There was an unusual reunion in the city last week, one that was at once very personal and yet public. Reunions don’t typically merit commentary. But this one does, not because of who came together, but because of what they accomplished and what remains to be done.
A dozen lawyers gathered at New York Law School last Friday to discuss a lawsuit they worked on nearly 25 years ago—when they were students at Yale Law School. The background to the lawsuit was front-page news: a military coup in Haiti had overthrown the first democratically elected president, Jean-Bertrand Aristide, and it triggered a massive migration of refugees who tried to cross the Caribbean to safer shores. Most of their rickety boats were intercepted by U.S. Coast Guard vessels, and thousands of refugees were sent to camps in Guantánamo, Cuba.
After cursory interviews to determine whether the fleeing men, women and children were afraid of political persecution—which might allow them entry into the United States—or “merely” economic migrants, the vast majority of the refugees were returned to Haiti. A smaller group of those with plausibly legitimate fears were then screened for medical issues. If they were deemed healthy, they could be given asylum. But if they had medical problems—and some 300 were found to be HIV-positive—they would not be returned to Haiti, but also would not be admitted to the U.S. They were, in fact, held indefinitely in Guantánamo.
Those dozen students—aided and guided by their professor and a handful of volunteer lawyers—showed that this truly is a nation of laws, not men.
The students sued the U.S. government on the detained Haitians’ behalf, arguing that they were being held illegally, and being deprived of legal representation—by these students who had never met their “clients.” It was a long shot at best: in addition to very substantial legal issues, public fear over AIDS was at hysteria levels.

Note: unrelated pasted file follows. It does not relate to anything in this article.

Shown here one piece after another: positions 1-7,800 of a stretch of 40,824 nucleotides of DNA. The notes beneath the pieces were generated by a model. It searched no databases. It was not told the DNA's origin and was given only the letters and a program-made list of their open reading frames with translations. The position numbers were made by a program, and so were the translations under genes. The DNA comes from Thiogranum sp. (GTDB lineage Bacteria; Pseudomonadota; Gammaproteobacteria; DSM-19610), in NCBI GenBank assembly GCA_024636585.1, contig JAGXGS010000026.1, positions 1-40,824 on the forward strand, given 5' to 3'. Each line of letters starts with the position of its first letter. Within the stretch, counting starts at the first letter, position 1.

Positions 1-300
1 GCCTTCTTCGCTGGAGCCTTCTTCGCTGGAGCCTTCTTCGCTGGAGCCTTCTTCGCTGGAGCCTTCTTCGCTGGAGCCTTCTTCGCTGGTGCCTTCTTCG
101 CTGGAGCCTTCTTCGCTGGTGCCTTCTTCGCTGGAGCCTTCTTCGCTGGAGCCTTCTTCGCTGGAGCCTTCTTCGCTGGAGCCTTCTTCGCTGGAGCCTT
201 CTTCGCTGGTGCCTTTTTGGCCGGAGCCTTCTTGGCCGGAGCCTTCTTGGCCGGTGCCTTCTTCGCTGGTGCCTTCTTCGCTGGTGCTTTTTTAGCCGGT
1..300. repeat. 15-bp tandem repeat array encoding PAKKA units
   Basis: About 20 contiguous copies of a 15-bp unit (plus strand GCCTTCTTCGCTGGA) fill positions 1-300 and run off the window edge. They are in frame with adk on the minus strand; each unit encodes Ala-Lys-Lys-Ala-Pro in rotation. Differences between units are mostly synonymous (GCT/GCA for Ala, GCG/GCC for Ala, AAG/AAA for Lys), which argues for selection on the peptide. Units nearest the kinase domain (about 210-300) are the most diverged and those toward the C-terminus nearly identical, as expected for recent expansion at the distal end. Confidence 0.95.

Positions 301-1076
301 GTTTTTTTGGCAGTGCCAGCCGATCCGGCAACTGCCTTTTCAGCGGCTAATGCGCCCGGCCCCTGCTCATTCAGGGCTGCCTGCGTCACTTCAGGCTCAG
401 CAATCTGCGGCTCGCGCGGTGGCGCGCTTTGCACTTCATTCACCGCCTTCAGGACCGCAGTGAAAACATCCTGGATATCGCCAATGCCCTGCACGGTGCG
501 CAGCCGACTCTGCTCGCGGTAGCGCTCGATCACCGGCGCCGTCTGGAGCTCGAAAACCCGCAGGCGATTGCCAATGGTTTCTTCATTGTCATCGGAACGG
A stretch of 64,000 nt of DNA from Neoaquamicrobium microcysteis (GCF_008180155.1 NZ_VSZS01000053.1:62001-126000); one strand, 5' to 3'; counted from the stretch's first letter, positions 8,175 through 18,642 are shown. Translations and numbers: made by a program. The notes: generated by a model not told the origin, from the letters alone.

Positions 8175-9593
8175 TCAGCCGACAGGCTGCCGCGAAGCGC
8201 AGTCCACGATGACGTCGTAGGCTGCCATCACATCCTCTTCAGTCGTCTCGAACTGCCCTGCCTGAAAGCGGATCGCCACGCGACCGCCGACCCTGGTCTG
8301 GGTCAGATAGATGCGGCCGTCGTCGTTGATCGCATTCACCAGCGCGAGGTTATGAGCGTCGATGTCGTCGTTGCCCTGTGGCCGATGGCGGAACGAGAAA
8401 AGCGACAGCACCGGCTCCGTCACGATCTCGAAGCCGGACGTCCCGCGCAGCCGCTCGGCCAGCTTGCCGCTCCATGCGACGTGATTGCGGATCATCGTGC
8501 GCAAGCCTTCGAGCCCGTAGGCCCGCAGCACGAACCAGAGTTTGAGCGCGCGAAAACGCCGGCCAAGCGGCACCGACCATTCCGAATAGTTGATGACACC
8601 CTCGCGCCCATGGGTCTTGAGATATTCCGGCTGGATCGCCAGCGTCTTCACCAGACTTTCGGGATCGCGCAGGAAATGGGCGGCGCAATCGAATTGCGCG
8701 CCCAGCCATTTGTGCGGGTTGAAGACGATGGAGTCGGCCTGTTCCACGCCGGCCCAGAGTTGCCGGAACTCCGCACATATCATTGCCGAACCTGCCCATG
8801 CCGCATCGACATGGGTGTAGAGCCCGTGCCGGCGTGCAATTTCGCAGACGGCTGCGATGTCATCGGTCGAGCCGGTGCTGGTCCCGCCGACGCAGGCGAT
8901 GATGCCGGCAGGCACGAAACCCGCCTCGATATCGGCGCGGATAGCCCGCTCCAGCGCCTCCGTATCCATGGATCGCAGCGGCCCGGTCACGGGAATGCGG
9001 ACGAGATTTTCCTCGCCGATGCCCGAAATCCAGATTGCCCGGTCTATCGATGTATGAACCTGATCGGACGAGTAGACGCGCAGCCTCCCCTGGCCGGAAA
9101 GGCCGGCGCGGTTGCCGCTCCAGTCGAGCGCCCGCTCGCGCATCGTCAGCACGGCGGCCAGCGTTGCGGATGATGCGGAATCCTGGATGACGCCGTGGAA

Remarkably, the students prevailed: after a trial in Brooklyn, Federal Judge Sterling Johnson Jr. ordered the Haitians released. He concluded that they were entitled to constitutional due process and that the government could not hold them indefinitely without proper medical care.
The parallels to what is happening in the Middle East and Europe today are striking. The Haitian coup compelled 35,000 people to flee; the number of Syrians, Afghanis, Libyans and others looking for a safer, better life totals in the millions. In addition to scale, the challenges—legal, economic, social, ethical—are formidable.
As Brandt Goldstein, the New York Law professor who organized the event and chronicled the remarkable story in his book, Storming the Court, said, “This country has always oscillated between freedom and fear, empathy and distrust, hope and cynicism—between the greater and lesser versions of our national character. And if the Statue of Liberty is the physical expression of our best selves, then Guantánamo has in recent decades become its dark shadow, the expression, perhaps, of what is worst in us. And by shining a light there, and reminding ourselves of what we have done on that windswept spit of land, perhaps we can help nudge ourselves back toward our better nature.”
Those dozen students—aided and guided by their professor and a handful of volunteer lawyers—showed that this truly is a nation of laws, not men. But as Mr. Goldstein pointed out, “In truth, no legal principle is worth the paper it’s printed on unless there are people willing to fight for it.” These students, in their youthful enthusiasm, not only proved that true, but made history, and most importantly, gave life to the 300 men, women and children on Guantánamo. We hope—no, we believe—there are others like them today.